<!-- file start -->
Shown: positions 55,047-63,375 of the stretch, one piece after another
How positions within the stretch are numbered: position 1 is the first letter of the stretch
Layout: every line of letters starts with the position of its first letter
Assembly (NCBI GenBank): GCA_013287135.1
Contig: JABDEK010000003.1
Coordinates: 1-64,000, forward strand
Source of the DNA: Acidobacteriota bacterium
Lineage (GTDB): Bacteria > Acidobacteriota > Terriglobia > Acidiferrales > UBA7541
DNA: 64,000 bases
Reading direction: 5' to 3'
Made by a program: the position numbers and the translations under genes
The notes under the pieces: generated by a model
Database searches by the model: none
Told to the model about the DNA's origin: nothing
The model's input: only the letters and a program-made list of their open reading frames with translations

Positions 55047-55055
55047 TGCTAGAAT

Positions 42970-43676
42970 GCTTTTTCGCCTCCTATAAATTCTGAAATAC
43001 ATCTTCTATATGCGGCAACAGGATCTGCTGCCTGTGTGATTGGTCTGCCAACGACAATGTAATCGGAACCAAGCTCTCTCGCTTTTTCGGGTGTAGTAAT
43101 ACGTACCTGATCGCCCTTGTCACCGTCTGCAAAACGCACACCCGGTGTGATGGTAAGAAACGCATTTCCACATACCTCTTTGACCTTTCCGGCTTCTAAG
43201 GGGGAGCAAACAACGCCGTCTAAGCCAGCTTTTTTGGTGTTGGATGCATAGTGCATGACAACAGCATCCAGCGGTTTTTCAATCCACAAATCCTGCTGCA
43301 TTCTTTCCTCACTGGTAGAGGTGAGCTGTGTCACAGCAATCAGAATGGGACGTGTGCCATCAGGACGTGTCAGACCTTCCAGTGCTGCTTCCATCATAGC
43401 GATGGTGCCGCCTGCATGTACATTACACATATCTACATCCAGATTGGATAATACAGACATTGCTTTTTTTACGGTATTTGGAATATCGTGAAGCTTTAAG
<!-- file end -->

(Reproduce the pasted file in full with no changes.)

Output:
Shown: positions 55,047-63,375 of the stretch, one piece after another
How positions within the stretch are numbered: position 1 is the first letter of the stretch
Layout: every line of letters starts with the position of its first letter
Assembly (NCBI GenBank): GCA_013287135.1
Contig: JABDEK010000003.1
Coordinates: 1-64,000, forward strand
Source of the DNA: Acidobacteriota bacterium
Lineage (GTDB): Bacteria > Acidobacteriota > Terriglobia > Acidiferrales > UBA7541
DNA: 64,000 bases
Reading direction: 5' to 3'
Made by a program: the position numbers and the translations under genes
The notes under the pieces: generated by a model
Database searches by the model: none
Told to the model about the DNA's origin: nothing
The model's input: only the letters and a program-made list of their open reading frames with translations

Positions 55047-55055
55047 TGCTAGAAT

Positions 42970-43676
42970 GCTTTTTCGCCTCCTATAAATTCTGAAATAC
43001 ATCTTCTATATGCGGCAACAGGATCTGCTGCCTGTGTGATTGGTCTGCCAACGACAATGTAATCGGAACCAAGCTCTCTCGCTTTTTCGGGTGTAGTAAT
43101 ACGTACCTGATCGCCCTTGTCACCGTCTGCAAAACGCACACCCGGTGTGATGGTAAGAAACGCATTTCCACATACCTCTTTGACCTTTCCGGCTTCTAAG
43201 GGGGAGCAAACAACGCCGTCTAAGCCAGCTTTTTTGGTGTTGGATGCATAGTGCATGACAACAGCATCCAGCGGTTTTTCAATCCACAAATCCTGCTGCA
43301 TTCTTTCCTCACTGGTAGAGGTGAGCTGTGTCACAGCAATCAGAATGGGACGTGTGCCATCAGGACGTGTCAGACCTTCCAGTGCTGCTTCCATCATAGC
43401 GATGGTGCCGCCTGCATGTACATTACACATATCTACATCCAGATTGGATAATACAGACATTGCTTTTTTTACGGTATTTGGAATATCGTGAAGCTTTAAG